- Tax-free savings account (TFSA) – Make your contribution for 2020 and catch up on prior non-contributory years. You won’t get a deduction for the contribution, but you will benefit from tax-free earnings on invested funds. Also, to maximize tax-free earnings, consider making your 2021 contribution in January.
- TFSA withdrawals and re-contributions – TFSA withdrawals are tax free and any funds withdrawn in the year are added to your contribution room in the following year. But if you have made the maximum amount of TFSA contributions each year18 and withdraw an amount in the year, re-contributions made in the same year may result in an overcontribution, which would be subject to a penalty tax. If you have no available contribution room and are planning to withdraw an amount from your TFSA, consider doing so before the end of 2020, so that it’s possible to re-contribute in 2021 without affecting your 2021 contribution limit.
- Registered retirement savings plan (RRSP) – The earlier you contribute, the more time your investments have to grow. So consider making your 2021 contribution in January 2021 to maximize the tax-deferred growth. If your income is low in 2020, but you expect to be in a higher bracket in 2021 or beyond, consider contributing to your RRSP as early as possible, but holding off on taking the deduction until a future year when you will be in a higher tax bracket.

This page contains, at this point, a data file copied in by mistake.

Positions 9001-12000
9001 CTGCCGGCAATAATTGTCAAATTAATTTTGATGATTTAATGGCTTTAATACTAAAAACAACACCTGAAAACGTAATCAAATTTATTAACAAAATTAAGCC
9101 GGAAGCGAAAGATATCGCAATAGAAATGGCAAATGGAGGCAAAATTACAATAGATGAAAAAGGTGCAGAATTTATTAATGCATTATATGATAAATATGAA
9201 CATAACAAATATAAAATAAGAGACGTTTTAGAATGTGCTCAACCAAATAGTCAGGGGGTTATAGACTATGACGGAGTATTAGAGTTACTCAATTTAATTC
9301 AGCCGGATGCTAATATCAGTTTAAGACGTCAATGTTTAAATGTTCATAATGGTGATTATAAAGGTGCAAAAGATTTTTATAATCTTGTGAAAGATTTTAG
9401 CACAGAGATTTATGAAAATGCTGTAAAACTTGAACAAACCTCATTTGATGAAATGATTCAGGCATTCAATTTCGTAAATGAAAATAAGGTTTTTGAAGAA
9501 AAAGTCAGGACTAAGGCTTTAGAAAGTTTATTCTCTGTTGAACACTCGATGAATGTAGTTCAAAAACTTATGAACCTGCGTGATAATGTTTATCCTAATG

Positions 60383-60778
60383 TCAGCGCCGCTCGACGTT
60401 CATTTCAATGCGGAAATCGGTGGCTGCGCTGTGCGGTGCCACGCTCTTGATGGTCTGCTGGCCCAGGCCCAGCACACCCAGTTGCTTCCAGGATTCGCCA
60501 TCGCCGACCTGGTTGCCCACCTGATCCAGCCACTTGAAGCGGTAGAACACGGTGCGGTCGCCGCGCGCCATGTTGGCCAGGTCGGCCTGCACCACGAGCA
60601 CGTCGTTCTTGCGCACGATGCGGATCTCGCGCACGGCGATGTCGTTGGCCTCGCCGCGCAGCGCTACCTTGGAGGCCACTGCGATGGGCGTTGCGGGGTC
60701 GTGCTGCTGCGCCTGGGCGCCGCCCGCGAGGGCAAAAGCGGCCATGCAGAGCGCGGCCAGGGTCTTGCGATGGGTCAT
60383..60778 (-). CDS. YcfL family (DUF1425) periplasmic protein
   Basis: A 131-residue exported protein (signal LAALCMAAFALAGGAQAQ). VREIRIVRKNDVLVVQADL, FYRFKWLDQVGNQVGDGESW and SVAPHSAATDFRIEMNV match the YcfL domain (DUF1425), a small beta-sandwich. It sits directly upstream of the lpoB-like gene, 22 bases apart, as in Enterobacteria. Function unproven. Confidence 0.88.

Are you considering making an RRSP withdrawal under the Home Buyers’ Plan?
If you’re a first-time home buyer,19 the Home Buyers’ Plan (HBP) allows you to withdraw up to $35,00020 from your RRSP to finance the purchase of a home. No tax is withheld on RRSP withdrawals made under this plan. If you withdraw funds from your RRSP under the HBP, you must acquire a home by October 1 of the year following the year of withdrawal, and you must repay the withdrawn funds to your RRSP over a period of up to 15 years, starting in the second calendar year after withdrawal. Therefore, if possible, consider waiting until after the end of the year before making a withdrawal under the HBP to extend both the home purchase and repayment deadlines by one year.